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REEVES v. FEDERAL RESERVE BANK OF CHICAGO

United States District Court, N.D. Illinois


April 2, 2004.

MORRIS R. REEVES, Plaintiff,
v.
FEDERAL RESERVE BANK OF CHICAGO, Defendant

The opinion of the court was delivered by: BLANCHE MANNING, District Judge

MEMORANDUM AND ORDER

This employment discrimination case is set for trial commencing on April 12, 2004. The parties' motions in limine and the defendant's motion to strike and sanction the plaintiff are before the court. The court will consider Reeves' untimely, 44-page response in the interests of resolving the motions on their merits. The court cautions counsel, however, not to disregard dales set by the court or the local rules governing page length again in the future.

Discussion

  Plaintiff Morris Reeves asserts that his former employer, the Federal Reserve Bank of Chicago, discriminated against him based on his race in violation of Title VTT, 42 U.S.C. § 2000e, and 42 U.S.C. § 1981. The court previously granted the Reserve Bank's motion for partial summary judgment with respect to Reeves' constructive discharge and pattern and practice claims. For the purposes of this order, the court will assume familiarity with that prior order.

  • Plaintiffs motion in limine regarding references to age discrimination — The Reserve Bank does not object. This motion is granted,

  • Plaintiffs motion in limine regarding Alicia Williams' and Nancy Goodman's notes (59-1) Alicia Williams was one of the individuals who originally interviewed and hired Page 2 Reeves. She supervised Reeves directly or indirectly during his tenure at the Reserve Bank. Nancy Goodman was Williams' supervisor and was killed in a cur accident in 2000. Reeves seeks to exclude: (1) notes prepared by Williams; and (2) notes prepared by Goodman and statements made by her out of Reeves' presence.

  The notes and other records prepared by Williams and Goodman that are the subject of Reeves' motion all relate to the fact that he did not receive a promotion. They were not placed in Reeves' personnel folder or given to him at the time they were written. Because of this, Reeves contends that they are inadmissible hearsay. If the notes are admissible (an issue which the court does not reach at this time) and the Reserve Bank can lay a proper foundation for the notes, however, the fact that Reeves did not see them prior to the inception of this lawsuit is wholly irrelevant. Moreover, the fact that Reeves did not see the notes at the time they were prepared goes to their weight, not their admissibility. Accordingly, Reeves' request to exclude Williams' and Goodman's notes is taken under advisement, to be ruled upon in the context of the testimony being offered or elicited.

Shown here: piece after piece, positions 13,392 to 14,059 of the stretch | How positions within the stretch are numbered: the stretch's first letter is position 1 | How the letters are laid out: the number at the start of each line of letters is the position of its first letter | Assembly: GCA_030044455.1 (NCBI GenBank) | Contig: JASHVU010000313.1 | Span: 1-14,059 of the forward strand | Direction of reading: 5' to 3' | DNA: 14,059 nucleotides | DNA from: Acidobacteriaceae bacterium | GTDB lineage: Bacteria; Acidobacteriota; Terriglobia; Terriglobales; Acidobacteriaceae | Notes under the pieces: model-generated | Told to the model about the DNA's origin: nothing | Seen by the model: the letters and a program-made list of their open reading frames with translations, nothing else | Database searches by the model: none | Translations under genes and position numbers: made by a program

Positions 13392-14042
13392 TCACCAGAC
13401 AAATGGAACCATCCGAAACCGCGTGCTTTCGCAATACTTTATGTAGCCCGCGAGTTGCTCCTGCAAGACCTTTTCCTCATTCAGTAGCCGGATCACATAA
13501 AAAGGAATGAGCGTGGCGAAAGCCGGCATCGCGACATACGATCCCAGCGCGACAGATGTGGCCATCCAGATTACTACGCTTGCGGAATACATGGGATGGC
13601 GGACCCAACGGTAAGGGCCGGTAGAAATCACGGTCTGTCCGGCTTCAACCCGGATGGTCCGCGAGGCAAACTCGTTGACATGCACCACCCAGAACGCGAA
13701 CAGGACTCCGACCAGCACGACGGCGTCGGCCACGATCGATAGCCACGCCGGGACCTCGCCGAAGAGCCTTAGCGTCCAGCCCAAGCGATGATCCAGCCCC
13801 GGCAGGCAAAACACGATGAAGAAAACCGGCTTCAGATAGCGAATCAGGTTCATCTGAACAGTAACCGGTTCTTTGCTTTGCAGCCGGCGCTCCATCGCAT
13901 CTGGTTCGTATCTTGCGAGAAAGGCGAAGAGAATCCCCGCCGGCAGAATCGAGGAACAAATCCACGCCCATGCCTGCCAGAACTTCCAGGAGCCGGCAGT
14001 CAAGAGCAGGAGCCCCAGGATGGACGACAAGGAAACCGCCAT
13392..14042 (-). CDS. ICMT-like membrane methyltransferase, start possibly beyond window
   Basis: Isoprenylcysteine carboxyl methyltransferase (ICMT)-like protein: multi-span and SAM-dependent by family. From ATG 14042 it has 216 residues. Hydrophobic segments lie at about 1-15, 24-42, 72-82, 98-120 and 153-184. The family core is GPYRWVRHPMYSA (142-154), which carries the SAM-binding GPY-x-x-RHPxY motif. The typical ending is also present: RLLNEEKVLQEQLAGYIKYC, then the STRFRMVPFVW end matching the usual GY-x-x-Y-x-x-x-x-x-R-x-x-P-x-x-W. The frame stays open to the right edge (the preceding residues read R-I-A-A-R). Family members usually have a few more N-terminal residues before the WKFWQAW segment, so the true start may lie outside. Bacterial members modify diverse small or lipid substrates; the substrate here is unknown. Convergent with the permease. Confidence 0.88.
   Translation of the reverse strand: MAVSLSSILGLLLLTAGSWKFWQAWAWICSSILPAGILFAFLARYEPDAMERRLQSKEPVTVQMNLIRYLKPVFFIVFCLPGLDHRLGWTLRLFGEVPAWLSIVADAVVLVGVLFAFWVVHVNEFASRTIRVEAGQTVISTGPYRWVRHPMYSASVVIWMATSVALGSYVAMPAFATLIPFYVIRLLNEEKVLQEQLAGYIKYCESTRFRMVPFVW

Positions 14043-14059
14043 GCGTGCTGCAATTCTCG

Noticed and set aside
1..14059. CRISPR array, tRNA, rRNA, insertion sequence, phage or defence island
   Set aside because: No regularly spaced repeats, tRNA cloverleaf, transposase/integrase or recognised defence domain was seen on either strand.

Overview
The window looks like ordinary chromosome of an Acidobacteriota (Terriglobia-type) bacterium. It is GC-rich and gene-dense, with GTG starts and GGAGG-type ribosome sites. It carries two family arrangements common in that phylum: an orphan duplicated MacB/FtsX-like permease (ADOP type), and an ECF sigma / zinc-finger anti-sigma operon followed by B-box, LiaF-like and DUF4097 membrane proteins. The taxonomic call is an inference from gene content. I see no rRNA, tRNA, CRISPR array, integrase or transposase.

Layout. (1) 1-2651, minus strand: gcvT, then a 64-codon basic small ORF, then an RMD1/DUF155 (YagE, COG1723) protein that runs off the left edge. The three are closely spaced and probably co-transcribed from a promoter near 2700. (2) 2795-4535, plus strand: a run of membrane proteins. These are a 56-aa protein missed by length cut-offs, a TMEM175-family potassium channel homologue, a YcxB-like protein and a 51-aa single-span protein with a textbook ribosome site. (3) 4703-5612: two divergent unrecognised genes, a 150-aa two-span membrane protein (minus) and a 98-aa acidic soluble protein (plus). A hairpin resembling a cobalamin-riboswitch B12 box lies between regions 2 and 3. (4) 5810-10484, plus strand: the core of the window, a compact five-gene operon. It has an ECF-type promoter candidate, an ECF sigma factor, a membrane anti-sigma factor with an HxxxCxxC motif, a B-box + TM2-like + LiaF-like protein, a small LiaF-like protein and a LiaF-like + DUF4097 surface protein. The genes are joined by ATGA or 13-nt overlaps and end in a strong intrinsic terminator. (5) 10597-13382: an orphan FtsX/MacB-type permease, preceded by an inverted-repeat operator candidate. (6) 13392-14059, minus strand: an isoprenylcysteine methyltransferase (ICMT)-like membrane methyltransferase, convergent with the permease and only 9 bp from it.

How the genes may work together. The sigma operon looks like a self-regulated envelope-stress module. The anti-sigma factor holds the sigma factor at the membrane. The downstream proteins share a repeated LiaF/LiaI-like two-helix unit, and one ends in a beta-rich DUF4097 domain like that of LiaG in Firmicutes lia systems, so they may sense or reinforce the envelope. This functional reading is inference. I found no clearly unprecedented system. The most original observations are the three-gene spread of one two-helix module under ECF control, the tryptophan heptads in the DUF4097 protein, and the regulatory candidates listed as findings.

With respect to Goodman, Reeves also claims that all evidence of her "conversations, statements, and acts" are inadmissible under the Illinois Dead Man's Act, 735 ILCS § 5/8-201. The Illinois Dead Man's Act does not apply, however, where federal law supplies the rule of decision. Estate of Chlopek by Fahrforth v. Jarmusz, 877 F. Supp. 1189, 1193 (N.D. Ill. 1995). Because only federal claims are at issue in this case, the Illinois Dead Man's Act is, therefore, inapplicable. This leaves the court with Reeves' contention that all of Goodman's statements are hearsay. Because he does not specifically delineate the testimony at issue or discuss why it is inadmissible, the court declines to exclude it wholesale at this point in the proceedings. The Page 3 motion to exclude evidence relating to Goodman under the Illinois Dead Man's Act is thus taken under advisement, to be ruled upon in the context of the testimony being offered or elicited.